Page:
YOU’RE looking to escape the congestedcraziness of San José. You’vealready been to the volcanoes, and you’rebored with the beaches. Now there’s anotheroption for getting out of the city for aday: Tayutic, the Hacienda Experience.Located in Turrialba, a Caribbean slopetown about an hour and a half east ofSan José, Tayutic is a family farm turned“agro-tourism” project. While literally gettinga breath of fresh air, visitors to Tayuticcan experience a sensory-pleasing tour of atraditional Costa Rican finca. Owned bythe fourth generation of Ortuño brothers,Tayutic produces coffee, sugarcane andmacadamia.A stroll through Tayutic’s rolling greenhills includes a stop at a traditionaltrapiche, or sugar mill. Visitors can watchthe old-time process of making tapa dedulce (brown-sugar loaves), from thesqueezing of juice from sugarcane and themelting of sugar and honey over a fire, tothe pouring of the liquid creation into awooden mold. The final product isTayutic’s own tapa de dulce con leche ymacadamia, of which generous samplesare offered.Visitors can see how coffee beans areharvested, dried and roasted as they sipTayutic’s signature blend. Nuts from thefinca’s 17,000 macadamia trees are alsoabundant as tour guides explain their cultivationand sale.A walk up the hillside featuring breathtakingviews from all angles leads toTayutic’s own 19th-century church. Rescuedfrom the nearby town of Pavoneswhere it was being torn down, the churchwas bought and rebuilt with its originalstained-glass windows and pews by theOrtuño family.The details on each stop of the tour createthe feeling of going backin time. The men who demonstratemaking tapa de dulceat the trapiche wear the traditionalall-white outfit of aTico farmer, and even theoxen that push around thesugar mill’s wheel have elaboratelysewn harnesses.THE concept behind Tayutic is “agro tourism,”which owner Alfredo Ortuñodescribed as “a different way of getting toknow Costa Rica and the Tico way oflife,” at a San José launching of the projectApril 28.“It’s a way of introducing tourists toorganically grown products and environmentalmanagement while they experiencenatural beauty,” Ortuño said.The Tayutic finca has been in theOrtuño family for 40 years. The familypurchased the land in 1963 as the IrazúVolcano was erupting. Looking for a placewhere ashes wouldn’t fall on their coffeecrop, they came upon Tayutic,explained Federico Ortuño,one of three brothersand one sister.As the business grew andcoffee prices went up, thefamily purchased more land.Tayutic currently has two fincas– one with 200 hectaresof sugarcane and anotherwith 175 hectares of mixed macadamia,coffee, sugarcane and forests.Tayutic’s brand-name macadamia nuts,coffee and brown sugar are for sale in itsgift shop. The sugar is also exported toEurope and sold around Costa Rica.FOUR years ago, the family had theidea of sharing Tayutic’s splendor by openingthe finca to the public. So far, all touristshave come on daytrips from cruise ships.Now, the owners hope to move into asecond phase of the agro-tourism project byattracting tourists from the Central Valley.Tayutic welcomes groups and hostsspecial events such as conferences, familyreunions and weddings. It offers guidedtours in several different languages, andrecommends about 50 people per guide.Visitors can tailor their visit to theirtastes, said marketing director ObllinnyAlfaro. A soccer game, rafting trip orhike can be arranged to suit each group’sinterests.The cost for a day visit to Tayutic is$22 for adults and $12 for children forCosta Ricans and residents, and $27 foradults and $15 for children for internationaltourists. Prices include a traditionalCosta Rican lunch accented with Tayuticspecialties such as rice with macadamia.The finca does not offer overnightaccommodations but can suggest hotels innearby Turrialba for those who’d like tospend a couple of days in the area.For more information, call 280-8686,e-mail firstname.lastname@example.org orvisit www.haciendaexperience.com.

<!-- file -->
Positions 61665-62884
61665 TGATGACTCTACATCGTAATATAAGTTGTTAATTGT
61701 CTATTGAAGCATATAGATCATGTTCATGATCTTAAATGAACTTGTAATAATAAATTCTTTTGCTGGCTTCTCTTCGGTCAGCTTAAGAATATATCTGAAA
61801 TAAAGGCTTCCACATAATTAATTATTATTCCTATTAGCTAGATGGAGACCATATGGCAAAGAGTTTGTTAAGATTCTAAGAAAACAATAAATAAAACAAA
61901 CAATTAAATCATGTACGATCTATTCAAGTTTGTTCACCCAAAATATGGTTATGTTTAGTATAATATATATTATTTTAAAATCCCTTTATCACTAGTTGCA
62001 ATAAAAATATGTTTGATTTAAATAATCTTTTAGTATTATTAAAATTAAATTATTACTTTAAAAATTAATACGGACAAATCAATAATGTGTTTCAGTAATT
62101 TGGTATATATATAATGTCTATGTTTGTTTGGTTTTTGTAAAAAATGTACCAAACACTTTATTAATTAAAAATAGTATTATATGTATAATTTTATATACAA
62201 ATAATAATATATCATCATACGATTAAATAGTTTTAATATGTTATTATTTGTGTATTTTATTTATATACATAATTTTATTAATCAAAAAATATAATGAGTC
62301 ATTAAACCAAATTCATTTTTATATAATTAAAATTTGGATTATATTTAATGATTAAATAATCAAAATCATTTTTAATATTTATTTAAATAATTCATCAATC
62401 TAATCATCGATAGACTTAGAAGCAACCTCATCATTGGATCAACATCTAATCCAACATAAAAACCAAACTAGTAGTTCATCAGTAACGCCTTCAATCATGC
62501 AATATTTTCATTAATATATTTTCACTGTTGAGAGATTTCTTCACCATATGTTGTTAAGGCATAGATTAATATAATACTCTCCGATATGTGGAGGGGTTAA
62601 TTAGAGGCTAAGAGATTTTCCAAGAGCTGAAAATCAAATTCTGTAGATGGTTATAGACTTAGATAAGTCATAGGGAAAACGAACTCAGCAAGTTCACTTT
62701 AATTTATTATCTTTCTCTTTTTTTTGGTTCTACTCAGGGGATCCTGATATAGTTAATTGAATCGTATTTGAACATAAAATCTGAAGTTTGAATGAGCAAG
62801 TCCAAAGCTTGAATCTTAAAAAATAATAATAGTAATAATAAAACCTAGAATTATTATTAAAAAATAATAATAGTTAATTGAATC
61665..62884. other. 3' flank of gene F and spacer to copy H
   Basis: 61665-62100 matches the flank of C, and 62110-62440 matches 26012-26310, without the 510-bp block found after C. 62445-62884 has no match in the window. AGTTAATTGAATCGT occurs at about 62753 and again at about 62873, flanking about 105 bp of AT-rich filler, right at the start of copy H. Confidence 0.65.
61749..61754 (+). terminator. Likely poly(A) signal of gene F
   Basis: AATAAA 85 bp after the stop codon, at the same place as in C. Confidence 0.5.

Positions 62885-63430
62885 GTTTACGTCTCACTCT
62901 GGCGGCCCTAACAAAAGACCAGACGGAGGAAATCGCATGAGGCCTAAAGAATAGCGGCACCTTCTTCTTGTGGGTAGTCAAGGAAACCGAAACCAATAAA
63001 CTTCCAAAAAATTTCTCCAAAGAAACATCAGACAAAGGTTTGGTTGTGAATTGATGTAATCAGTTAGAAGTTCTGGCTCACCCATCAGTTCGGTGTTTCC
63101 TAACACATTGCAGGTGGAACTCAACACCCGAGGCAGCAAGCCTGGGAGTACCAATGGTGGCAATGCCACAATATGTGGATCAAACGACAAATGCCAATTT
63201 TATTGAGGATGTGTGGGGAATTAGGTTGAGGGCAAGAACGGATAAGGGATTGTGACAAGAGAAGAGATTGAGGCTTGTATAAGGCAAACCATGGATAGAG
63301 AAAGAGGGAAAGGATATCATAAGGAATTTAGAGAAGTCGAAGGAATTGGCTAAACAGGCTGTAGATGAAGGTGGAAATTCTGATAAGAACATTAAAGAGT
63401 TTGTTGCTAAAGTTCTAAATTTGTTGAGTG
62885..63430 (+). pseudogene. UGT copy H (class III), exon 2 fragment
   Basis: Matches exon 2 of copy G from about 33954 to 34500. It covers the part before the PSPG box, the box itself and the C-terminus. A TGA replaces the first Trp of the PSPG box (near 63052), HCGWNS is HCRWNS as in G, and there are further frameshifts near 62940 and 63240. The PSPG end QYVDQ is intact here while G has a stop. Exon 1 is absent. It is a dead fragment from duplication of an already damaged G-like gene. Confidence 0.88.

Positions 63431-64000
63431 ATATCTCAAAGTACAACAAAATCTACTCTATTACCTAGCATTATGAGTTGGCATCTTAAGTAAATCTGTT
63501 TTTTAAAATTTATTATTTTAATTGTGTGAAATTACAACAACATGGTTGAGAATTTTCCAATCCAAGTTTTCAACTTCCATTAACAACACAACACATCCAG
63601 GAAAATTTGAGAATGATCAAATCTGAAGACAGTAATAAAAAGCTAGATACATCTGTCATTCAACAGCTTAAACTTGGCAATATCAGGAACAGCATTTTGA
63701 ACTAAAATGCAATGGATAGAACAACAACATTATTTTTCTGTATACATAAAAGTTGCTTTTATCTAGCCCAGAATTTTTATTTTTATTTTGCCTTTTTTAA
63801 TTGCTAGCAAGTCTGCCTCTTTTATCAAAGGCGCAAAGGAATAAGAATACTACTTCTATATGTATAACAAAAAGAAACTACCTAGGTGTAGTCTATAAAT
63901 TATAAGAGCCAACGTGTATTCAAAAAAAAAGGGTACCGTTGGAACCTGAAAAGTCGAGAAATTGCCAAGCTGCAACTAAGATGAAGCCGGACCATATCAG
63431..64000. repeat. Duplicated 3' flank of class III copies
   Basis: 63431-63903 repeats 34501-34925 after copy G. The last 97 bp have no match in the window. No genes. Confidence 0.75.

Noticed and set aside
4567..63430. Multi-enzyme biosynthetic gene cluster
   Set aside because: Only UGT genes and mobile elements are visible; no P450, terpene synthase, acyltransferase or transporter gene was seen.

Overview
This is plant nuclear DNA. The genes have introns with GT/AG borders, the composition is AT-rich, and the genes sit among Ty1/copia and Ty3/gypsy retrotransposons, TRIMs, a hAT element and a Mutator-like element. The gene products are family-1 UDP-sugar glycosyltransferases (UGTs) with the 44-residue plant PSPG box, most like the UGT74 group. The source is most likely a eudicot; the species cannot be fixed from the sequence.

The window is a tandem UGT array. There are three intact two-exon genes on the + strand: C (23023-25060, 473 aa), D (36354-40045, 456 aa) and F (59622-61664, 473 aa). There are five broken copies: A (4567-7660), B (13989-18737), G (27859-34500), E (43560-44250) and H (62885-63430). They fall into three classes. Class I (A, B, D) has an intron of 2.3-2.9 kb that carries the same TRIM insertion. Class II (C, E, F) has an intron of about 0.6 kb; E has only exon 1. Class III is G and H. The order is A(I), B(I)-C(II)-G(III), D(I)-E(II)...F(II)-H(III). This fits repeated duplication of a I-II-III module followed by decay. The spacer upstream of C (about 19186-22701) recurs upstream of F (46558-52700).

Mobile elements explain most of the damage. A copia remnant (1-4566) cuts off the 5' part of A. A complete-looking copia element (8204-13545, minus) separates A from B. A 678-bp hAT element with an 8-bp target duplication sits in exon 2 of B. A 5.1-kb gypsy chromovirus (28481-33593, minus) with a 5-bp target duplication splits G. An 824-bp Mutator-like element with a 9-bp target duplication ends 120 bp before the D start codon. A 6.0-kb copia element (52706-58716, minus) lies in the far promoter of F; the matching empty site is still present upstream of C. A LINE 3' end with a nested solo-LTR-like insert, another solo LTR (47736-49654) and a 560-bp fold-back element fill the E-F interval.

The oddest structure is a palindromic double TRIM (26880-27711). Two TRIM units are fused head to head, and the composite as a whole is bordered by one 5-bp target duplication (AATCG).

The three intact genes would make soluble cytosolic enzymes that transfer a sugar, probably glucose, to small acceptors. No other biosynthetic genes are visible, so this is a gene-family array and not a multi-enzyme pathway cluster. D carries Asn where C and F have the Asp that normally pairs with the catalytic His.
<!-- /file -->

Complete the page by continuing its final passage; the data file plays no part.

Today in Costa Rica